Attract Residents to Underserved Areas
For medical school graduates who are ready to go but lack a residency spot, Arkansas, Kansas, Missouri and Utah have passed legislation to provide provisional licenses to some of these medical school graduates who have not been able to find a residency spot. However, there’s a condition. "With these provisional licenses they can practice primary care under the medical license of another physician, but it has to be in a medically underserved area," Farr explains. He calls this "one of the most creative solutions that I've heard. It's addressing an untapped pool of candidates."
Midwestern states may also start to fall in line with this approach, says Dave Lenihan, PhD, JD, President of Ponce Health Science University in Puerto Rico, and President and CEO of Tiber Health, a medical education company developing new curriculum and analytics strategies. However, he feels that adding incentive for newly graduated physicians to take residencies in underserved parts of the country requires reducing the cost of medical education.
"If we want to put new physicians in rural America, we can't have students with a quarter million dollars in debt," Lenihan says.
One solution he proposes is to change the way medical education is delivered, thus reducing its cost, as they do at Tiber.
The cost of a new medical school can range between $150 to over $600 million in development costs. This includes building and curriculum design. When a new campus is opened, a significant amount of money goes towards curriculum development, he explains. “Tiber uses a standardized curriculum so that the costs of development are minimal. The cost of the faculty is spread across many more students. Because the curriculum is already developed with world-class faculty and approved to a Gold Standard, the proposed new school can open in a significantly reduced period of time.”
At Ponce they also offer a "flipped classroom" approach — in which students listen to their lectures offline, out of the classroom, and use class time to go over clinical cases. "You don't need all that brick and mortar —that's not what's required to train these future doctors."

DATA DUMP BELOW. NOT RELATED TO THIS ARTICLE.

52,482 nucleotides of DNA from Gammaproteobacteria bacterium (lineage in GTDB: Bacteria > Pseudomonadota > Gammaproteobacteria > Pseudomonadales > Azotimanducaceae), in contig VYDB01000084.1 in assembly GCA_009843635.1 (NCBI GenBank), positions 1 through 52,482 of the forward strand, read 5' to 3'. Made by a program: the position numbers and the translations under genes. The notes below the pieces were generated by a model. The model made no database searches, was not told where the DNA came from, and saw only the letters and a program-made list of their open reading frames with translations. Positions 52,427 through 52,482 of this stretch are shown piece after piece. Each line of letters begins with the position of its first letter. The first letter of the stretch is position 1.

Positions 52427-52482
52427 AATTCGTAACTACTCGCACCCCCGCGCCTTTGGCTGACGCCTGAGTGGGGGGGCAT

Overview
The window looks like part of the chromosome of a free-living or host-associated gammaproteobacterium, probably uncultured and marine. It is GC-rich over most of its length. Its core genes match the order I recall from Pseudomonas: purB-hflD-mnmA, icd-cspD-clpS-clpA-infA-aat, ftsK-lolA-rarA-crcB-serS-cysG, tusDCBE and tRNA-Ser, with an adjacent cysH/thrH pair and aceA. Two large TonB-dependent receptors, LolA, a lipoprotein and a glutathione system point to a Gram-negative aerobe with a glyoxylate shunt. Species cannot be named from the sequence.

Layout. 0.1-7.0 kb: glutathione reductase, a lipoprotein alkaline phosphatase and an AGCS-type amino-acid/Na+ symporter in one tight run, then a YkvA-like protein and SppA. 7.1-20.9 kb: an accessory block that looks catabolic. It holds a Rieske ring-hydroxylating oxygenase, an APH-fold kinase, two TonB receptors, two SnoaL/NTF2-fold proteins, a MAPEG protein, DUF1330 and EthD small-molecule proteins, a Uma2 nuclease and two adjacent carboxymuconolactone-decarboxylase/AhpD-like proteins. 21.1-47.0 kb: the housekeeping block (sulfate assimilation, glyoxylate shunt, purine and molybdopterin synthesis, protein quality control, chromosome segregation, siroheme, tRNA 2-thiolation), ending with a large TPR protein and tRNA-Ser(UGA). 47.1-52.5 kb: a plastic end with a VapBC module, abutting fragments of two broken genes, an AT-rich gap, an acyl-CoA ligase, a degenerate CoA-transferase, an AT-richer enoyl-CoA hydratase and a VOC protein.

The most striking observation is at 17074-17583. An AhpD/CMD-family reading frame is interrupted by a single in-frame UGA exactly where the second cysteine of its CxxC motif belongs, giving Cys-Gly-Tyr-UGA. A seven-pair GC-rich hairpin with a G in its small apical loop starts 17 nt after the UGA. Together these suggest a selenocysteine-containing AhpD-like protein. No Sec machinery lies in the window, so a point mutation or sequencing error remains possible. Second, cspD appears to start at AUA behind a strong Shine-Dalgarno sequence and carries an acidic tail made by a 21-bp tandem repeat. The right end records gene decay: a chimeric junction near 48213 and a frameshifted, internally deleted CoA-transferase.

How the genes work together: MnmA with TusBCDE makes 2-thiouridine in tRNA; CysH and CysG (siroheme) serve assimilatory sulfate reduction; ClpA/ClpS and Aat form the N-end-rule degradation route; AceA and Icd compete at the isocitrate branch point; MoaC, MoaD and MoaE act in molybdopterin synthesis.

Embracing Physician Extenders
One of the quicker solutions to get more patients served may be to train more physician assistants (PAs). There are already nearly 90,000 practicing PAs in the US, according to the Kaiser Family Foundation. PAs are not required to do three to seven years of residency training; they only require a one year rotation, which could make them available to the workforce quicker than physicians.
Physician extenders "can help one physician care for more than one patient at a time," says Karen Sibert, MD, President of the California Society of Anesthesiologists and a professor at UCLA. In her field, physician anesthesiologists rely on the support of advanced practice practitioners and assistants — either certified registered nurse anesthetists (CRNA) or certified anesthesiologist assistants (CAA). "They are exactly analogous to what PAs are for a primary doctor or surgeon," she explains. They are trained in a medical, not nursing, model, and work directly under the supervision of physician anesthesiologists. The CAAs, she says, "provide an opportunity for the physician anesthesiologist to focus on emergencies and saving lives, and not some of the lower level tasks such as initial screening and paperwork."
This speaks to many physician frustrations with doing work that doesn't make the best use of their talents. "There are days where, here I am with a lot of experience and higher education, and I'm pushing a stretcher down the hall for lack of somebody else to do it," Sibert says. She does not consider herself above the work, but says "it's really not an effective use of society's resources."